To survive and prosper, businesses need to be able to change and adapt to internal and external environmental pressures, but there are issues around managing the process of change.

 

Read the text and then do the exercises.

When you first read the text, don't worry about the numbers in brackets.  You will fill in the gaps in Exercise 1.

A change for the better?

In the world of business, change is inevitable.  Nobody would seriously argue with that, especially at a time when IT developments are sweeping through all areas of work and changing how things are done and who does them.  But when change does come, not everybody agrees on what it means.  How you view change depends on [1] in the organisation, and managers and employees usually have very different perspectives.

If you’re [2], your focus is on results, and you’ll see the change as the best way to realise them.  They are more aware of the business’ overall goals, the financial state of the company and its position with regard to competitors and market share.

When [3] consider introducing change, they ask questions such as, ‘How quickly can it be implemented?’, ‘How will it benefit the company?’, ‘What investment is required?’, ‘How cost effective is the change?’ and ‘How will it affect our customers?’  Since they are usually the advocates of change, managers tend to be more enthusiastic about it.

If you’re [4], however, your focus is more on the immediate task of getting the job done.  They seldom have time to consider how their work fits into the overall scheme of things; they don’t share the broader perspective of the company directors.  Because they are often skilled and experienced in their work, or because they are placed on the frontline dealing with customers on a daily basis, they look at change from a personal perspective.

The questions [5] ask are, ‘How will this effect the quality of my work?’, ‘How much time will it take for me to adapt?’, ‘What’s wrong with the way we’ve always done things?’ and, ultimately, ‘What’s in it for me?’  Since employees are the ones who have to put the change into action, they are usually less enthusiastic about it.

With such different [6] about change within the organisation, it’s not surprising that innovation often fails.  Planned changes need to be carefully thought out and managed.  If not, morale will suffer as people feel that they are being forced to change against their will.   There will surely be resistance, and some highly valued members of staff may even decide it’s time to leave. 

All of this can eventually have a negative effect on productivity and efficiency.  Management will have to admit defeat and drop the change, or risk losing [7] to the competition…and then another great idea bites the dust.

Task 1

Comprehension:  select the most appropriate words for the gaps in the text.

Exercise

Task 2

Look at some useful words connected with business and change management.   Match each word with the correct definition.

Exercise

Task 3

Detailed comprehension:  complete the sentences so that they agree with the views in the article.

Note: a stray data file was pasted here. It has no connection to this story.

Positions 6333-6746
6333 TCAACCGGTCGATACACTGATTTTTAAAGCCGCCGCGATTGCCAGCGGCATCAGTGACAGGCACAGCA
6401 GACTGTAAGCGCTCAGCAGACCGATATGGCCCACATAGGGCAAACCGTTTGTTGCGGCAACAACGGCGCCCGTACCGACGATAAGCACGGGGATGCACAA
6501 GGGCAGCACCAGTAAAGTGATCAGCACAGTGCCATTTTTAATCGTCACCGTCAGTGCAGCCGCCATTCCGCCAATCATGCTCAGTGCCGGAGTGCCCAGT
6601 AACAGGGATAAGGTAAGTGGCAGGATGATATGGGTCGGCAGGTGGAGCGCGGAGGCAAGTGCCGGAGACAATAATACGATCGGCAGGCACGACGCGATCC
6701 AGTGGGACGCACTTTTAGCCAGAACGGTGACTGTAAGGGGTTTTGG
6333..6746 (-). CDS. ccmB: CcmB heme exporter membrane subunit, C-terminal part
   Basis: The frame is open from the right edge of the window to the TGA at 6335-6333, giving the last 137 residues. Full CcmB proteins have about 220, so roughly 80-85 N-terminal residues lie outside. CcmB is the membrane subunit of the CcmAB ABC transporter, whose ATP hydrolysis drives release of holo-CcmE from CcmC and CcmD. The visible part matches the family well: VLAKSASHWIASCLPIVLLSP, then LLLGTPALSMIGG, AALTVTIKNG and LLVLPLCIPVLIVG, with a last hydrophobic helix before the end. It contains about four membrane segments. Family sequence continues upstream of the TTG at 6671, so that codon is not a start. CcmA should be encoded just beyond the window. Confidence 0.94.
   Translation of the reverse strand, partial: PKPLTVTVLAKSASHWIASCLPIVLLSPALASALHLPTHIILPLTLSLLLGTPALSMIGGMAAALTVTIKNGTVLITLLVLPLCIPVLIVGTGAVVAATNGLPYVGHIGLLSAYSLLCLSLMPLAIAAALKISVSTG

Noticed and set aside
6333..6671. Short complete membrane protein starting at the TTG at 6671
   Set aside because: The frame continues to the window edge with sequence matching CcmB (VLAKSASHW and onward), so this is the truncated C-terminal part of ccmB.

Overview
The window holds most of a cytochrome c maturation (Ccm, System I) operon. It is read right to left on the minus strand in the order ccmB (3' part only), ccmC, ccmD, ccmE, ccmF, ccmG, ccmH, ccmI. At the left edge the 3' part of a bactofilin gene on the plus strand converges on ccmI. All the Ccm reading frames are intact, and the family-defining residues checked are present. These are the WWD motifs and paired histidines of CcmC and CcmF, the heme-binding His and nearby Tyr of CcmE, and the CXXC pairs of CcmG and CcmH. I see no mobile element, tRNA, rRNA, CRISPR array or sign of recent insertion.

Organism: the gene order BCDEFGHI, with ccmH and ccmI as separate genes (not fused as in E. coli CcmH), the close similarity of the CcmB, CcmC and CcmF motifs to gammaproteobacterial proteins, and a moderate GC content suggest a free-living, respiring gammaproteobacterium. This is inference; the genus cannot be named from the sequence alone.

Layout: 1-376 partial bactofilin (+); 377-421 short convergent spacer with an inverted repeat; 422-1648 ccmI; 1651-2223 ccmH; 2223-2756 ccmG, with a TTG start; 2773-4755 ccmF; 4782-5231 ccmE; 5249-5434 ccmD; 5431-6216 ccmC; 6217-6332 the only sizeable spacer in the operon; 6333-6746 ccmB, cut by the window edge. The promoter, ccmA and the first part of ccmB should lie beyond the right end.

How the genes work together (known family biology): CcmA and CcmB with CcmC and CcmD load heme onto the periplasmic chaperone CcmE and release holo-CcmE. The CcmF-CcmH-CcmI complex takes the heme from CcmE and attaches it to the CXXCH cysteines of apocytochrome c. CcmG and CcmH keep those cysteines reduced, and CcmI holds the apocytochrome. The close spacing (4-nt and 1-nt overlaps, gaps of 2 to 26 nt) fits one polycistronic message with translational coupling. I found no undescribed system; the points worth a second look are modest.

Exercise

Language level

Intermediate: B1
Upper intermediate: B2

Comments

Hello, Team!
I think you've mixed something up with the tasks.
In the prepation task I have to fill in the gaps. But how can I fill in the gaps without reading the text?
Moreover, there is an instruction before the text, where is written, that we have to fill in the Exercise 1.

Hi Yshc,

Yes, you're absolutely right. I'll correct that shortly. Sorry for the confusion and thanks for taking the time to point this out to us!

All the best,
Kirk
The LearnEnglish Team

If you’re [2], your focus is on results, and you’ll see the change as the best way to realise them. They are more aware of the business’ overall goals, the financial state of the company and its position with regard to competitors and market share.
What does " They" word in this paragraph refer to? Thank you very much.

Hell Vinh Nguyen,

'They' here refers to 'managers'. The answer to question 2 is 'manager' and this sentence describes managers in general, using the plural for general reference. You could replace 'They' with 'Managers' or with 'These'.

 

Best wishes,

Peter

The LearnEnglish Team

Yes, I understand. Because "Manager" is singular but "They" is plural, it makes me confusing. Thank you for your help!

Hello British Council,
Hello Kirk,
In task 2, between funding and investment, l could not able to match the correct answer. I thought the money provided for a project is the money for investment in project. Money to help a business to succeed is a sort of funding to help succeed.
Could you able to help me too in that case?
Thanks,
Pearl

Hello Pearl,

Have you looked up 'funding' and 'investment' in the dictionary? 'funding' is more general and 'investment' suggests that one expects to profit, i.e. to make more money due to the investment. Projects often get 'funding' or at least try to.

That seems to me to be roughly what the exercise indicates, but if it's still not clear to you, please let me know.

All the best,
Kirk
The LearnEnglish Team

Dear Learn English team,
Are you sure that the sentence "All of this can eventually have a negative affect... "is correct?
I may be wrong - and in this case please let me know -, but "affect" is a verb; when it is noun it has another meaning.
Isn't is "effect" rather - or: "impact"?
Thank you
Best regards,
Kati

Hello lantoska,

Thank you very much for spotting this and pointing it out for us! We check our texts carefully before we publish them but some mistakes inevitably slip though and it is very helpful to have eagle-eyed users who can spot them for us.

 

Thanks again and best wishes,

Peter

The LearnEnglish Team

in this line: "The questions [5] ask are, ‘How will this effect the quality of my work?’," why the verb effect is used instead of affect?

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